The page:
Has your marker hot-footed it with your precious numbers? Our Rules of Golf guru is here to help
Our scorecard is our responsibility. We all know how Rule 3.3b (2) works and what awaits us if the hole scores aren’t certified, or we don’t return it. That’s right, the dreaded DQ.
But what if your marker needed a fast exit after the round and inadvertently took your card with them?
Have you breached a rule and is your round about to be consigned to the cutting room floor?
Rules of Golf explained: My playing partner took my scorecard
Don’t worry. If you’re sitting on a good score, your hopes of lifting a pot won’t necessarily be jeopardised by a careless colleague. There’s an exception to Rule 3.3b (2) that says there is no penalty if the committee finds that a player’s breach was caused by the “marker’s failure to carry out his or her responsibilities”.
It quotes a marker leaving with a scorecard as being a specific example, as well as them going without certifying it, but the proviso – and it’s an important one – is “so long as this was beyond the player’s control”.
There’s an interpretation to this rule that reveals how the exception would operate. In our specific example, the Rules say a committee should try and get in touch with the marker but, if they can’t, they can accept the certification of scores by someone who saw the round.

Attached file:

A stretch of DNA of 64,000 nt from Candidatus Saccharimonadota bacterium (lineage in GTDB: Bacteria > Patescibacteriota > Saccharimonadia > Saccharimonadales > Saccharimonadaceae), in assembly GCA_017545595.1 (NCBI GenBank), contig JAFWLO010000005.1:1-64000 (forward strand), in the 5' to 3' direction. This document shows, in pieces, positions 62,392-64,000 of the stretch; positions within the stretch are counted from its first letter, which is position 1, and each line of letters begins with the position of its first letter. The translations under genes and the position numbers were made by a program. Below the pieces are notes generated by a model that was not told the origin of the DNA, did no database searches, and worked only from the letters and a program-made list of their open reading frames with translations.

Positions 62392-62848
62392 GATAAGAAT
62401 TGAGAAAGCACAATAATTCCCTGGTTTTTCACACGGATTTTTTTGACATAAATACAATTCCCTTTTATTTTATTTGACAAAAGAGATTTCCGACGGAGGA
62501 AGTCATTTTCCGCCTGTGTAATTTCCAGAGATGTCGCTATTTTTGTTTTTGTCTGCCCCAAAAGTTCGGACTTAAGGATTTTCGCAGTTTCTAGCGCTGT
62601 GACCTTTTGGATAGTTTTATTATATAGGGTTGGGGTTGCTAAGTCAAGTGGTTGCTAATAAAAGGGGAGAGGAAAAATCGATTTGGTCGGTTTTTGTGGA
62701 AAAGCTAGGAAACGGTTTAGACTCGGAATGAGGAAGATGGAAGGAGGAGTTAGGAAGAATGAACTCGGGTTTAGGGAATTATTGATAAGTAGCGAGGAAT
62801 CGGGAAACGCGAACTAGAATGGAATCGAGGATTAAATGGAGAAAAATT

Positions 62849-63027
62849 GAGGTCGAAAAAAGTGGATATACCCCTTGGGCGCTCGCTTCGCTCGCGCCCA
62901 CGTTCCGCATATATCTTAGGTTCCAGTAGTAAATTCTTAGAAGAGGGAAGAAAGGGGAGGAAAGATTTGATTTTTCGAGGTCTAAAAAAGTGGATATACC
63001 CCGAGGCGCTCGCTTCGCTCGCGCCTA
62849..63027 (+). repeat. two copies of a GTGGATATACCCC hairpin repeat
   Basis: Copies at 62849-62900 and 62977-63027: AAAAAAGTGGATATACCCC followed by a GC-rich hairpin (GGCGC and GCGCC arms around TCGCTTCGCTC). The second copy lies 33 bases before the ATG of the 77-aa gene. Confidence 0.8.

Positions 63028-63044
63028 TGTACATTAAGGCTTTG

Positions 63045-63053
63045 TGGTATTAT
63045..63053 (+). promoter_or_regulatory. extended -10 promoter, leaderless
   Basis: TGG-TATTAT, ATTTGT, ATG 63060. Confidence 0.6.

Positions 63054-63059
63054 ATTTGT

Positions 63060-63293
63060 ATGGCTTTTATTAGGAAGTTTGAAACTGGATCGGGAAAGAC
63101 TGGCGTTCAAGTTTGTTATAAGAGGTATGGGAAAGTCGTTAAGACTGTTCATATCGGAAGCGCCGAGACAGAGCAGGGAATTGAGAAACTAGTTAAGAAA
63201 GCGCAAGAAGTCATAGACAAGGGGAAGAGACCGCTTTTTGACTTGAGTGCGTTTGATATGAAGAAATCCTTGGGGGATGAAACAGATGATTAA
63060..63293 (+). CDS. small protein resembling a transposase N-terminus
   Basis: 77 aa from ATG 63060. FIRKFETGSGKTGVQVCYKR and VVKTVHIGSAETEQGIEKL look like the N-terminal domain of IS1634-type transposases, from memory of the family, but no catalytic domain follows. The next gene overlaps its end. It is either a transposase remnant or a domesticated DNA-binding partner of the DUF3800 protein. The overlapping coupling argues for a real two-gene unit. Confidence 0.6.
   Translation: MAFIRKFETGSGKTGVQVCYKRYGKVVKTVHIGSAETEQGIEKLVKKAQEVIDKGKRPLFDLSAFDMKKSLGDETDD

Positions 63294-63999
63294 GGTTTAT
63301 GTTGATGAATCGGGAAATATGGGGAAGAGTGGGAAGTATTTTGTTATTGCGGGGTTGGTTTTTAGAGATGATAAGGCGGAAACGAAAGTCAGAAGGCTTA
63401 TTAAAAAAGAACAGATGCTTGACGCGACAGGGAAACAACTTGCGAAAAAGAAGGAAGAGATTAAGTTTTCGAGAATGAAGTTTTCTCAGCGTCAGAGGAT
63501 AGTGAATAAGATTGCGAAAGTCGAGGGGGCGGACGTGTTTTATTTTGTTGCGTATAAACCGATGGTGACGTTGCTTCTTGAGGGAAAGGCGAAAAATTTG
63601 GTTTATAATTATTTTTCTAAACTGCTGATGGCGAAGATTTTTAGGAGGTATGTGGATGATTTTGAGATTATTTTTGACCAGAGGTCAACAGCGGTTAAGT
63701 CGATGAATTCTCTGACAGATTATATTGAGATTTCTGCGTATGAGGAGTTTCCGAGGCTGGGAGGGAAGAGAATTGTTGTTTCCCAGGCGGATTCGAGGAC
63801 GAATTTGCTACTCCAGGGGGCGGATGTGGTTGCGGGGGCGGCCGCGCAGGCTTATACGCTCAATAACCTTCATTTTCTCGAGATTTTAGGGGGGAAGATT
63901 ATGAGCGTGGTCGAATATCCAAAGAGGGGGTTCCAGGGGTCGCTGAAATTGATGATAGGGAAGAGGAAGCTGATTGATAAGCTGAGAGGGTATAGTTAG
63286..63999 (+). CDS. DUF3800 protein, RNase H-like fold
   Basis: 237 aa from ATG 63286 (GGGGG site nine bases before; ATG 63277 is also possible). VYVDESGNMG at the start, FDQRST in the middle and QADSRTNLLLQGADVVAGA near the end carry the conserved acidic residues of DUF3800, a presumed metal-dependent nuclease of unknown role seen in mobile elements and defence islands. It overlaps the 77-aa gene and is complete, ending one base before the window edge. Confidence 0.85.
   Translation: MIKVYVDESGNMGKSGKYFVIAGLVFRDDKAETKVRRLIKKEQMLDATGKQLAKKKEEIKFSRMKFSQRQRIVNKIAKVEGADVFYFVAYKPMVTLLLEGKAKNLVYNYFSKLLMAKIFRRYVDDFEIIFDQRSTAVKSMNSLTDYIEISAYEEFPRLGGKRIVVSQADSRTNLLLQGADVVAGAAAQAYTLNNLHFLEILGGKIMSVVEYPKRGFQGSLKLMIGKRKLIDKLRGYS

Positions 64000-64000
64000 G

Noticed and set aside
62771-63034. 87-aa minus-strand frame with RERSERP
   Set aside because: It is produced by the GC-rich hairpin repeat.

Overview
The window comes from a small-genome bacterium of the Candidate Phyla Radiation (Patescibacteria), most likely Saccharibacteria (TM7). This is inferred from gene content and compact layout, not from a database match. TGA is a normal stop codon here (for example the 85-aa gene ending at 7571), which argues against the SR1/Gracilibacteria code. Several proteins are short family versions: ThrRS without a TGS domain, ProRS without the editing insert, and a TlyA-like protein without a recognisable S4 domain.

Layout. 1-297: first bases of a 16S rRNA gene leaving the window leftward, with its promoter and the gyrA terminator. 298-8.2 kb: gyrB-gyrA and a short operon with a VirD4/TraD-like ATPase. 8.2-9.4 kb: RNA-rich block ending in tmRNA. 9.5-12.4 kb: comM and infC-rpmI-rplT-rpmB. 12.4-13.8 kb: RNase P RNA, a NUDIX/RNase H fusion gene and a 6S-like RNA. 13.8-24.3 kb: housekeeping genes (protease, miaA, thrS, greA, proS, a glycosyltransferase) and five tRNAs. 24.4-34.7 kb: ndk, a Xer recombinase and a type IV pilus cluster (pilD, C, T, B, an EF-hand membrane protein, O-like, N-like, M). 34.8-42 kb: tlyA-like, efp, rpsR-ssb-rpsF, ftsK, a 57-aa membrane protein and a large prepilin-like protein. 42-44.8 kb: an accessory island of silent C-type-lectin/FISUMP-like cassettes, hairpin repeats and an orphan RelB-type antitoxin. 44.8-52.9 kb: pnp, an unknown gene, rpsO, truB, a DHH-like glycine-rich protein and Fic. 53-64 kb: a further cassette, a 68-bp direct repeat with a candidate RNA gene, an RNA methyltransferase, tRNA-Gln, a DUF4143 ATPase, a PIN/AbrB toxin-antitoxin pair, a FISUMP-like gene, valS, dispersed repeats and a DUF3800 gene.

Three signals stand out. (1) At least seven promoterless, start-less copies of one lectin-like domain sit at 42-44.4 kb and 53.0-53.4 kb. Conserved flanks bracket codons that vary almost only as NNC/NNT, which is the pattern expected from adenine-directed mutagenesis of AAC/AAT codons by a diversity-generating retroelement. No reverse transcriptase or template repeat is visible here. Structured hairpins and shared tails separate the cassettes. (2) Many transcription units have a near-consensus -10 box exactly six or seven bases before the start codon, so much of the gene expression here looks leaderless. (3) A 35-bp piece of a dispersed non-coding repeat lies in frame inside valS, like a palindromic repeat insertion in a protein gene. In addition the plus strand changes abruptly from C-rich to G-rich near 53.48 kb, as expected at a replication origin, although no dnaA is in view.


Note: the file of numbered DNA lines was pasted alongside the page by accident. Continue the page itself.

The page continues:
What if the other members of your group can’t do that? If there’s no one else available, the competition committee itself has the power to give your score the OK.
Now, I’ll bet many of you have got another question in your heads right now. What if your marker has lost your card at some point during the round?
Guilty as charged on this one. Luckily, there are all kinds of gems in the Official Guide to the Rules of Golf and this is a question that’s tackled in another interpretation to Rule 3.3b.
While it states you should return the card you were given when signing into the competition, there’s nothing in the rule that requires that same card to be handed in “if it was damaged or misplaced”.
So don’t panic if your card is fluttering around the fairways. Pick up another and just make sure it’s all filled in correctly.
Have a question for our Rules of Golf expert?
Despite the simplification of the Rules of Golf at the beginning of 2019, there are still some that leave us scratching our heads. And as I’ve passed the R&A’s level 2 rules exam with distinction, I am more than happy to help.
If you’ve sent me an email and are yet to hear back from me, I will try to answer your query. I’m still inundated with requests and trying to get through them.
Just to reiterate, I continue to receive emails from players hoping I can intervene in a club rules dispute. For fairly obvious reasons, I can’t do that and would direct those players either to their county or to the rules department at the R&A for a definitive judgement.
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